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Obesity Epidemiology$
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Frank Hu

Print publication date: 2008

Print ISBN-13: 9780195312911

Published to Oxford Scholarship Online: September 2009

DOI: 10.1093/acprof:oso/9780195312911.001.0001

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Interpreting Epidemiologic Evidence and Causal Inference in Obesity Research

Interpreting Epidemiologic Evidence and Causal Inference in Obesity Research

Chapter:
(p.38) 4 Interpreting Epidemiologic Evidence and Causal Inference in Obesity Research
Source:
Obesity Epidemiology
Author(s):

Frank B. Hu

Publisher:
Oxford University Press
DOI:10.1093/acprof:oso/9780195312911.003.0004

This chapter discusses key conceptual issues related to interpretation of epidemiologic evidence and inferences of causation in obesity research. It begins by discussing the role of randomized controlled trials (RCTs). It then addresses several methodological issues in establishing causality, such as confounding, reverse causation, measurement errors, mediation and effect modification, validity versus generalizability, and the calculation and interpretation of population attributable risk (PAR). Finally, the chapter reviews commonly used criteria of causality in obesity epidemiology.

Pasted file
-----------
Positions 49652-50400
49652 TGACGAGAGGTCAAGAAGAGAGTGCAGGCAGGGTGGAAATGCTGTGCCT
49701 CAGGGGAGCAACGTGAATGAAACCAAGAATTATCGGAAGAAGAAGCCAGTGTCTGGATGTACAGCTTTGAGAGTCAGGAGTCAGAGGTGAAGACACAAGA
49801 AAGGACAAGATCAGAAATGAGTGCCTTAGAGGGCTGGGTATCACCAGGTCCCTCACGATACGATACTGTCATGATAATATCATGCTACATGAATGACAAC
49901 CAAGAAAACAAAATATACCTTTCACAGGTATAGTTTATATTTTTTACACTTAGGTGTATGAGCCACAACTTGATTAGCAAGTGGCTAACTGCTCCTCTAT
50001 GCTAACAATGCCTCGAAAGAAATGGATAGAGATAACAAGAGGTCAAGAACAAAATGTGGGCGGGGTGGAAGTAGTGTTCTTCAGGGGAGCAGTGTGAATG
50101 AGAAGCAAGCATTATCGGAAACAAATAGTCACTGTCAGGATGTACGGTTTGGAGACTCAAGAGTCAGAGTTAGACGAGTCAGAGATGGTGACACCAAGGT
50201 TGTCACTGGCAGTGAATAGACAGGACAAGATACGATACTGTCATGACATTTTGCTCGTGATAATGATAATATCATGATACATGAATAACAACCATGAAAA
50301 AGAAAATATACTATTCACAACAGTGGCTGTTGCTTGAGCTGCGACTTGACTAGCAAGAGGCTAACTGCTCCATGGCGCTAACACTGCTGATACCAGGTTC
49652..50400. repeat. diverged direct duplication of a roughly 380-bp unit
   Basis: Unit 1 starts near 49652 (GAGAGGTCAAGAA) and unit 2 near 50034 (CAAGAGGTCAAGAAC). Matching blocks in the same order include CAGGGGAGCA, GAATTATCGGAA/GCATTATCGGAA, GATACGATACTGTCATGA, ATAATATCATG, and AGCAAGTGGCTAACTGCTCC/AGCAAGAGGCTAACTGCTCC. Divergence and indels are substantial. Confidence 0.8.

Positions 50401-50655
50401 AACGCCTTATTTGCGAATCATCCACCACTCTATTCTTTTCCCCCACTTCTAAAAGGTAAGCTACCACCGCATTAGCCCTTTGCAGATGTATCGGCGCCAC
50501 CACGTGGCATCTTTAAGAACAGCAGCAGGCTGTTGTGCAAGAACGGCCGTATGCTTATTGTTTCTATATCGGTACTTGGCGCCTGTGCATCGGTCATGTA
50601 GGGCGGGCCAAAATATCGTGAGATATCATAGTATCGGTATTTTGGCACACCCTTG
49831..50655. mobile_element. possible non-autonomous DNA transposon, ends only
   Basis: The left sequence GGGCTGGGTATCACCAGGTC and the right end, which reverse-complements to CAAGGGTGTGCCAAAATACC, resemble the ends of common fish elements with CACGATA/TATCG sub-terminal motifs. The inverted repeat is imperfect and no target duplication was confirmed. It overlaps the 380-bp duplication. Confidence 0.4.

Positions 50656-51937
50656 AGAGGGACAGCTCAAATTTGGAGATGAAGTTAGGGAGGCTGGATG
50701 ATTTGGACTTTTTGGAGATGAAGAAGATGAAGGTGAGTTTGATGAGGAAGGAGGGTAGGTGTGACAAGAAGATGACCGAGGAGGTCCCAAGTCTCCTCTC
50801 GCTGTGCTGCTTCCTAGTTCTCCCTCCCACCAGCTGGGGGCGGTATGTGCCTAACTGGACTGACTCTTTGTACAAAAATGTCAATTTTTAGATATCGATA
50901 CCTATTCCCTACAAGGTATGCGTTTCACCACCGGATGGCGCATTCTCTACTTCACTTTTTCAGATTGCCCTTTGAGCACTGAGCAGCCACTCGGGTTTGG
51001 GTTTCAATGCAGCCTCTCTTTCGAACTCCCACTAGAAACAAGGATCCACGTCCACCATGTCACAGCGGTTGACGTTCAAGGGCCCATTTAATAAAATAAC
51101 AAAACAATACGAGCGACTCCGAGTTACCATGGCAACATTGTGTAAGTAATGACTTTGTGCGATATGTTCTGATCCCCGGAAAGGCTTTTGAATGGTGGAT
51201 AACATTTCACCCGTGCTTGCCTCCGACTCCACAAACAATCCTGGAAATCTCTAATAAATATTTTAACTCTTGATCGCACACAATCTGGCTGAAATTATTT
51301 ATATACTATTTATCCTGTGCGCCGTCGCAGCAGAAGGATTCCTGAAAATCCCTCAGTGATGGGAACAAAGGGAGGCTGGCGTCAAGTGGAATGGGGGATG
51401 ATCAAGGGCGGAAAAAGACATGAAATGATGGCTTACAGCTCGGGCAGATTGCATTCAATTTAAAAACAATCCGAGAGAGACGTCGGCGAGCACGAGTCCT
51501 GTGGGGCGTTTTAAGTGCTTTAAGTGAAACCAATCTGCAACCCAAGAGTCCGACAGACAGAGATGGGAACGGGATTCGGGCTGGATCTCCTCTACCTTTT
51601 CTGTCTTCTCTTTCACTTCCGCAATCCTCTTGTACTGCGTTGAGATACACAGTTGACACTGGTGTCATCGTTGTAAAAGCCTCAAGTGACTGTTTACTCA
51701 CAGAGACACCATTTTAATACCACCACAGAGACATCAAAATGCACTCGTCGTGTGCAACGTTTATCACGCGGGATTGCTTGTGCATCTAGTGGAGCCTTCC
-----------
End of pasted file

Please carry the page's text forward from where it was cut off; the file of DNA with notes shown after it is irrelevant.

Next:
Keywords:   randomized controlled trials, causality, obesity epidemiology, obesity studies, RCTs, population attributable risk, PAR

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